A lightly used 1.5, despite firm prices, looks a bit of a bargain compared with new. About 13-14K at retail, so probably 11-12K privately for a 2017 or thereabouts. I probably overpaid for mine at 6m old and 4,000 miles, 18.5k v. just over 21k list when new, but I had reached the stage where a few hundred over the odds to get the right car wasn’t going to bother me.

Pre-COVID, in 2018 and 2019 we took it to the Italian lakes via the Stelvio etc and round the NC500, so it’s no garage queen. The most expensive “mod” is c. £400 of underbody treatment at MX5 restorer, then other than a Zunsport half-grille to protect the radiators, and Roadie’s rear camera and wind deflector, it’s original with just under 18,000 miles. Hopefully plenty more trips to come when we’re allowed out again. Northern Ireland is on the list, and maybe a couple of international club meets that went by the board with COVID.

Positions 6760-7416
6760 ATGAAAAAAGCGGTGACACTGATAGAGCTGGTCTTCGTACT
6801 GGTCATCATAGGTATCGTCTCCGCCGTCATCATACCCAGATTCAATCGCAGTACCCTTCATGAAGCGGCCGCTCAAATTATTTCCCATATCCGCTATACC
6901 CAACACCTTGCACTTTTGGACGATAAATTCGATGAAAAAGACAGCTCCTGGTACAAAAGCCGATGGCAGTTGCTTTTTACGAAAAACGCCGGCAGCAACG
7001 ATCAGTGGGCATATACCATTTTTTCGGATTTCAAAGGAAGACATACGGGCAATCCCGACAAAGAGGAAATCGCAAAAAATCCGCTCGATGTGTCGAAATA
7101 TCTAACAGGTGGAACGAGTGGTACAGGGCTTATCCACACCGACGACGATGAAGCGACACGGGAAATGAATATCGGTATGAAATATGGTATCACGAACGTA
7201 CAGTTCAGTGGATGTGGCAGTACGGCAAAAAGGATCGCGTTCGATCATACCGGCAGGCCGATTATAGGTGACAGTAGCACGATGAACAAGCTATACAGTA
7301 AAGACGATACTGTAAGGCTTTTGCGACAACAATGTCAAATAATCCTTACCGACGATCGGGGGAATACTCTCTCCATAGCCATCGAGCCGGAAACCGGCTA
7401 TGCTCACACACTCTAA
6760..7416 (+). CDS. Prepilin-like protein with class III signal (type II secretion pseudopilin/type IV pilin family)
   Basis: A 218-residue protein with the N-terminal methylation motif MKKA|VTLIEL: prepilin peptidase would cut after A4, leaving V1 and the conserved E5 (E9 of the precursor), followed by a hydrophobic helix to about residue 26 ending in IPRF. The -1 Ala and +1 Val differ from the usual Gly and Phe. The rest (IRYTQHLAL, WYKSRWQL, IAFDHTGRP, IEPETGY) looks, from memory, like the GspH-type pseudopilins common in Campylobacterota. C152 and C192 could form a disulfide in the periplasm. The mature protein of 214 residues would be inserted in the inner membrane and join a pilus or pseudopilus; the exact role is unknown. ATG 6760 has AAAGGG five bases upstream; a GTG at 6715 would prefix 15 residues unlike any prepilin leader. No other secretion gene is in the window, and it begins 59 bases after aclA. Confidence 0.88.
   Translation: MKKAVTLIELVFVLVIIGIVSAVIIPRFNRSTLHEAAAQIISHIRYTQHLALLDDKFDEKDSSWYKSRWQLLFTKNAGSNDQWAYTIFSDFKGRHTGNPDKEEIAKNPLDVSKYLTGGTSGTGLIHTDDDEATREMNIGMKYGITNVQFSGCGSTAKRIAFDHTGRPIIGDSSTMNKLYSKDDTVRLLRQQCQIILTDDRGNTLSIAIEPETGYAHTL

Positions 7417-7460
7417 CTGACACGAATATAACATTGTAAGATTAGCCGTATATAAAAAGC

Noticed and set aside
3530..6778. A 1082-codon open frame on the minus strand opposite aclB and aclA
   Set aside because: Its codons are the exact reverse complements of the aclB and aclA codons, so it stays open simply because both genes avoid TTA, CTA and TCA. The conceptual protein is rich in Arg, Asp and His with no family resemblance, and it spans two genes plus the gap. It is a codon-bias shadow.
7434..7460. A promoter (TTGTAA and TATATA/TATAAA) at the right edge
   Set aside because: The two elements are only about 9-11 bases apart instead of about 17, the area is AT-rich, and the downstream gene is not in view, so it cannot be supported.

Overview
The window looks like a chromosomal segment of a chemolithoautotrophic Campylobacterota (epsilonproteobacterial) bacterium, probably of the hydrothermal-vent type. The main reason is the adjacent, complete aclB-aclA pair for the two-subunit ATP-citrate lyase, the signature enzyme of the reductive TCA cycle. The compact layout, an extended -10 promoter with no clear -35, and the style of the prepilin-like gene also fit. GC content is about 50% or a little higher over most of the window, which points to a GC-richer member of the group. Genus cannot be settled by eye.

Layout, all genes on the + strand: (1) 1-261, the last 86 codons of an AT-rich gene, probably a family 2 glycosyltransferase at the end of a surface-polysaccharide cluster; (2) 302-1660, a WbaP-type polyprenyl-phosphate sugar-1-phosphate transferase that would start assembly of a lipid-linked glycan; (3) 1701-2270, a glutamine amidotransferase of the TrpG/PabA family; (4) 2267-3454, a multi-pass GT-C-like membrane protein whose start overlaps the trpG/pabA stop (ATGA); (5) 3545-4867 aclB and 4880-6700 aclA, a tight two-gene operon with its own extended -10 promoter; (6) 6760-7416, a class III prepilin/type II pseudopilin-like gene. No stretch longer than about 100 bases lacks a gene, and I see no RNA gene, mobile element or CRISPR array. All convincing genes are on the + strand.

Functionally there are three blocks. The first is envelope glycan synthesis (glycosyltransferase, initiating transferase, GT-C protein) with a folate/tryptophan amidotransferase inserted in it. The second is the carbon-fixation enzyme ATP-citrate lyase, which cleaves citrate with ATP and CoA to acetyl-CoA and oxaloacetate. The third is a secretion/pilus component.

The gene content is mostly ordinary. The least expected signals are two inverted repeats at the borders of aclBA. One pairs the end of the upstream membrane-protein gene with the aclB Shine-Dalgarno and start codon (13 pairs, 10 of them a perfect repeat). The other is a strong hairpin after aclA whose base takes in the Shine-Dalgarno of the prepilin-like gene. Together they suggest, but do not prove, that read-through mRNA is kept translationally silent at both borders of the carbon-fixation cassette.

18 plate 1.5 RF SE-L nav @£15k with 14k on the clock, does that sound good value?
Dealer btw.

When we changed from our NB (1.8), I was unsure whether to go 1.5 or 2.0 litre. I booked myself a test drive in both at our local dealer. I started out with the 1.5 and loved it. In fact I was not going to bother driving the 2.0 litre at all, but decided as I was there I may as well. Defo more “grunt”, but the 1.5 just appealed to me more, just felt “lighter” and more fun so we ended up with a rag top 1.5. (The 1.5 I test drove was an RF, but we do most of our driving “topless” as it’s a second car).

I think the 1.5 is a more engaging drive, also returns (for us), and average of 55mpg, (and a smaller engine gives a good excuse to change gears more often!), but everybody will have there own personal preference and preferred driving style, so the best thing to do is to drive both and decide which one you prefer?

…good luck, I am sure whichever you get will bring a smile to your face!


They are both brilliant… Whether you buy the 1.5 or revised 2.0, can’t see you being disappointed :slight_smile:

I think “Roddisons” usually have some nice cars for sale, and he clearly knows his stuff…may be worth giving him a call if you are serious?